Legacy: The fifth film for Roger Moore as Bond, Moore's participation in the film was up in the air after his initial three film contract expired. Signing on a film-by-film basis, other actors were screen tested in case Moore hadn't returned. This resulted in an opening sequence with another Bond-like character, referencing Moore's uncertain return. The film was a financial success, becoming the second-highest grossing Bond film at the time. However, after a luke-warm reception to 'Moonraker' and its heavy sci-fi tone, the decision was made to make this film in the tone of the original Bond films. Reviews were mixed, with many citing this as the start of Moore appearing too old to play 007. This film also marked the directorial debut of John Glen in the Bond franchise, who would go on to direct the four subsequent films. The original Ian Fleming James Bond novels have fallen into public domain in other countries where copyright laws only extend to fifty years past the creator's death, resulting in Canadian plans for the low-budget remake of the original For Your Eyes Only short story.
Synopsis: After losing his job, car, apartment, and girlfriend over the course of a few hours, John Winger decides its time to get his life in order. Not seeing any other options, John and his friend Russell enlist in the Army. John and Russell are put into a platoon with other less-than-optimal recruits and have to deal with a strict, by-the-book drill sergeant, an inept commanding officer, and falling for two beautiful MPs. Their renegade attitudes and actions culminate in their graduation from basic training and an opportunity no one saw coming.
Legacy: Originally conceived as a film for Cheech and Chong, disputes with the duo's agent resulted in director Ivan Reitman looking for another starring pair. With Reitman directing, Bill Murray and Harold Ramis starring, and Ramis co-writing, this laid the initial chemistry that lead to 'Ghostbusters' four years later. Though not hitting number one at the box office, the film was a financial and critical success and stayed strong at the box office enough to end the year at the fifth most popular film.
Synopsis: In a dystopian 1997, the crime rate in America is so high that the island of Manhattan has been walled off and turned into a maximum security prison where the inmates can run free. While the President is on his way to be peace conference, Air Force One is taken over by terrorists and the President is forced to flee in an escape pod, which lands in Manhattan. Former soldier turned bank robber "Snake" Plisskin is given the chance at a full pardon if he flies into the prison and rescues the President. To make sure Snake doesn't try to fly to Canada instead, he's injected with micro explosives that will destroy his arteries if he doesn't return with the President within 22 hours.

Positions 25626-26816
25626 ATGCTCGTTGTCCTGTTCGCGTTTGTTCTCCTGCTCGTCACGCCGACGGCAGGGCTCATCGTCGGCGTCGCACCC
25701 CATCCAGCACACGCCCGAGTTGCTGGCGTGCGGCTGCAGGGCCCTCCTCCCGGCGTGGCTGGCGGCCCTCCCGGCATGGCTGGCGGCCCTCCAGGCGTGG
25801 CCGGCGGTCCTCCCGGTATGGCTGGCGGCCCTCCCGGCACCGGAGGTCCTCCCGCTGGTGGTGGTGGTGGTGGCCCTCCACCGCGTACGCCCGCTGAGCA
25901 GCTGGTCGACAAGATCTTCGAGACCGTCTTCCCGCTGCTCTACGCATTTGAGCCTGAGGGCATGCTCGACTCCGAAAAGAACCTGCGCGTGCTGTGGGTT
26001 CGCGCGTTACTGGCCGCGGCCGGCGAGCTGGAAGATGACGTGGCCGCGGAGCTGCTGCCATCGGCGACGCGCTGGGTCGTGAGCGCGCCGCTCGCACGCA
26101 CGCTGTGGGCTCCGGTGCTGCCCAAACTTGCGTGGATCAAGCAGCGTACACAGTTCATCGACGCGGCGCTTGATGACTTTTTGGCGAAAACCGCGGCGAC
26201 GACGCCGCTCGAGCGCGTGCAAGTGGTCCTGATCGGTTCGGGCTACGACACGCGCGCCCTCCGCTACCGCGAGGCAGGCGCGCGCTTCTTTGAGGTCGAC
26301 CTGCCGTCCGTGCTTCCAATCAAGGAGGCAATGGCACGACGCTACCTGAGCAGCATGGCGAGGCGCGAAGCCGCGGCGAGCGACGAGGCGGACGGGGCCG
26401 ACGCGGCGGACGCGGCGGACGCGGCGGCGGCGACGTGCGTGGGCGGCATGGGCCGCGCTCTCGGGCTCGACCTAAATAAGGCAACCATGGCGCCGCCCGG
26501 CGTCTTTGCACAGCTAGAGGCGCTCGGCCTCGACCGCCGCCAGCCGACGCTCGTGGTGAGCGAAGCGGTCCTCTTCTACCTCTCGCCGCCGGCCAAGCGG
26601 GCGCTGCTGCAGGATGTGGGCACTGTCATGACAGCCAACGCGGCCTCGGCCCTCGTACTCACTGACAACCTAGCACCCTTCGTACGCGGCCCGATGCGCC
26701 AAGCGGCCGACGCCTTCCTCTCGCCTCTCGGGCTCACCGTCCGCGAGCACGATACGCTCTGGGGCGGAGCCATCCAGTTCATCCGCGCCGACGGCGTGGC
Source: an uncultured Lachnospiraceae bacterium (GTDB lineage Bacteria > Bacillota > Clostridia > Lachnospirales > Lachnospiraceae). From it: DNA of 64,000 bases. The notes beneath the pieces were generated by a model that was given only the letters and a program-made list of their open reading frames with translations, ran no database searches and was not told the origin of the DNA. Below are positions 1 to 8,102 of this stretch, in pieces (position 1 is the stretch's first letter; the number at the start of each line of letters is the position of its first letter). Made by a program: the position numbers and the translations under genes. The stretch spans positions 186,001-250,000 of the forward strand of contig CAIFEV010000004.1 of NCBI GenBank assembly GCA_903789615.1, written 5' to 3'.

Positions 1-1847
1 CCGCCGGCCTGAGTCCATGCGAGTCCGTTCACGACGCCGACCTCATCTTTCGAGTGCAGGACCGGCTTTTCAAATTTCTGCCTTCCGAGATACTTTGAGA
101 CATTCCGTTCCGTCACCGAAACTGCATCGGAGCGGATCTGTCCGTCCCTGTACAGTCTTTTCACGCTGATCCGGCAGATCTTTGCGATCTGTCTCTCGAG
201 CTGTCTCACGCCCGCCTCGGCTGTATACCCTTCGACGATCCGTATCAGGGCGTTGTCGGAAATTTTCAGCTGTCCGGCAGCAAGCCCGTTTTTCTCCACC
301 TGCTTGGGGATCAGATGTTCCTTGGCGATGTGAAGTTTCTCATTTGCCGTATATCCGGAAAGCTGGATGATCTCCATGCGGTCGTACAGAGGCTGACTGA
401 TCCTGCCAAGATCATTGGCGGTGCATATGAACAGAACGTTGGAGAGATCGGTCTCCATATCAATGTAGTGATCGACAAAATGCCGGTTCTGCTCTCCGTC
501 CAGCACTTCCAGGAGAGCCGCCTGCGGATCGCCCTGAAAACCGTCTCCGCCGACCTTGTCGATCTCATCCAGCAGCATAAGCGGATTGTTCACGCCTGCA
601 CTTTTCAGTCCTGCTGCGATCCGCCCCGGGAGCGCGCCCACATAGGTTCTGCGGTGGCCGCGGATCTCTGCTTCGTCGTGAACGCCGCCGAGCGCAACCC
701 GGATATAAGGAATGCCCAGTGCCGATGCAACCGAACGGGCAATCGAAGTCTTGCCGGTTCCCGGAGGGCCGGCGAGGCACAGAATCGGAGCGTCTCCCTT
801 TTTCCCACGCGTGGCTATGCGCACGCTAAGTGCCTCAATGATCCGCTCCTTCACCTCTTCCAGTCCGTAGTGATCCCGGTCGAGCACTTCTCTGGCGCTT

Legacy: 'Escape From New York' is widely considered not only one of John Carpenter's best films, but one of the best, if not the best, B-movie ever made. Praised by critics, Kurt Russell's performance is regularly regarded as one of the best cinematic heroes, recognized by the AFI and other groups. The character of Snake also served as the inspiration for the character main character in the Medal Gear Solid video game franchise, referencing the names Snake and Plisskin, as well as Snake's iconic eye patch. A sequel was made 15 years later, taking Snake to Los Angeles. While the sequel performed as well at the box office as the original, the much higher budget resulted in the film being a financial failure.
Synopsis: Spoiled alcoholic Arthur Bach spends his vast free time drinking and annoying his valet and father-figure Hobson. Arthur is on the brink of being cut out of his family's fortune by his father unless Arthur marries a fellow aristocrat whom Arthur doesn't like. Arthur then meets Linda when she's caught shoplifting. Immediately smitten with Linda, Arthur has to decide between his growing feelings for her and his lifestyle he's grown accustomed to.
Legacy: A financial and critical success, Arthur was also a success at the Academy Awards. Nominated for Best Actor, Best Screenplay, Best Supporting Actor, and Best Original song, winning the latter two. Nearly all of the cast returned six years later for a sequel, but the response to the sequel was so negative that star Dudley Moore publicly disowned the film. A remake was made to coincide with the 30th anniversary of the film, starring Russel Brand in the titular role and gender-swapping Hobson to a maternal figure played by Helen Mirren. The remake was unfortunately a critical and financial failure.
Synopsis: While backpacking across England, college friends David and Jack are attacked by a large wolf, with only David surviving. As David recouperates and starts a relationship with his nurse Alex, Jack begins appearing to David in the form or a constantly decaying corpse, explaining to David that they were attacked by a werewolf and David will turn into one too at the next full moon.
Legacy: After working with the pair on 'Blues Brothers', writer/director Jon Landis wanted to cast Dan Aykroyd and Jim Belushi as David and Jack, respectively. A financial and critical success, lauded for the blend of comedy and horror, it was Rick Baker's make-up work that received the greatest recognition. Especially praised for his work on the decaying Jack and David's werewolf transformation, widely considered the greatest live action werewolf transformation in film, Baker won the Academy Award for Best Makeup that year. A sequel came out in 1997, following the daughter of David and Alex as she lives in Paris.
Synopsis: Picking up immediately after the events of the first film, Laurie Strode is taken to the hospital after being attacked by Michael Myers, who fled the scene after being shot by Dr. Loomis. While Laurie is treated at the hospital, Dr. Loomis continues his search for Michael, who has made his way to the hospital to finish off Laurie. In his search, Dr. Loomis discovers Laurie's true identity as Michael's little sister. Realizing she's been his target all along, Dr. Loomis must get back to the hospital before its too late.
Legacy: Originally meant to be the final part of the Michael Myers story, the film ended on a fairly definitive note. The film was a success, but critics and fans felt it didn't do enough to follow in the impressive footsteps of the first. From this point on, the Halloween franchise was meant to feature a new, self-contained story with each installment, beginning with 'Halloween 3: Season of the Witch'. Fans were upset about the lack of Michael Myers and the focus of the franchise was shifted back to Michael for three more films. Jamie Lee Curtis returned for 'Halloween: H20', a film that follows Laurie Myers as an adult and disregards the events of parts four through six. Curtis came back for 'Halloween: Resurrection', only to have her character killed off to prevent it from being used in future installments. Rob Zombie took over the franchise and rebooted it in his dark and gritty style. His reboot was a massive hit both financially and critically, but his follow-up was slammed by fan and critics for delving too much into the history of Michael and incorporating confusing elements into his backstory.